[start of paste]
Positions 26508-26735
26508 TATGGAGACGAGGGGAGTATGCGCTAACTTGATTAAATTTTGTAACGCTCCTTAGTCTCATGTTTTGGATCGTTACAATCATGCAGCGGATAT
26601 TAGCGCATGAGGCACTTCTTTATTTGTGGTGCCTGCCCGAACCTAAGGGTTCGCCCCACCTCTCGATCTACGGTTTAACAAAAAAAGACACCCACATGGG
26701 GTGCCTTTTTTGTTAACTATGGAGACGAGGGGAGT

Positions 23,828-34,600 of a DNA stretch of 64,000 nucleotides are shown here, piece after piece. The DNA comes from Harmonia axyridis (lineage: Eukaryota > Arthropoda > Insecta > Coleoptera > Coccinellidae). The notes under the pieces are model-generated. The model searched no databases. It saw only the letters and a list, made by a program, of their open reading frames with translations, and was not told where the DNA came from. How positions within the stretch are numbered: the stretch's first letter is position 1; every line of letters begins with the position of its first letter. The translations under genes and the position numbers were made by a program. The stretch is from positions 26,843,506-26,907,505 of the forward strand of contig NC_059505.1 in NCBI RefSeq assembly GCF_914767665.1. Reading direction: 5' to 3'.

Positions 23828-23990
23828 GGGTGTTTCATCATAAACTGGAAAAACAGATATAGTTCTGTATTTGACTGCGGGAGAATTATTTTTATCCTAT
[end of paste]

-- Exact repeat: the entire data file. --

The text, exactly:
Positions 26508-26735
26508 TATGGAGACGAGGGGAGTATGCGCTAACTTGATTAAATTTTGTAACGCTCCTTAGTCTCATGTTTTGGATCGTTACAATCATGCAGCGGATAT
26601 TAGCGCATGAGGCACTTCTTTATTTGTGGTGCCTGCCCGAACCTAAGGGTTCGCCCCACCTCTCGATCTACGGTTTAACAAAAAAAGACACCCACATGGG
26701 GTGCCTTTTTTGTTAACTATGGAGACGAGGGGAGT

Positions 23,828-34,600 of a DNA stretch of 64,000 nucleotides are shown here, piece after piece. The DNA comes from Harmonia axyridis (lineage: Eukaryota > Arthropoda > Insecta > Coleoptera > Coccinellidae). The notes under the pieces are model-generated. The model searched no databases. It saw only the letters and a list, made by a program, of their open reading frames with translations, and was not told where the DNA came from. How positions within the stretch are numbered: the stretch's first letter is position 1; every line of letters begins with the position of its first letter. The translations under genes and the position numbers were made by a program. The stretch is from positions 26,843,506-26,907,505 of the forward strand of contig NC_059505.1 in NCBI RefSeq assembly GCF_914767665.1. Reading direction: 5' to 3'.

Positions 23828-23990
23828 GGGTGTTTCATCATAAACTGGAAAAACAGATATAGTTCTGTATTTGACTGCGGGAGAATTATTTTTATCCTAT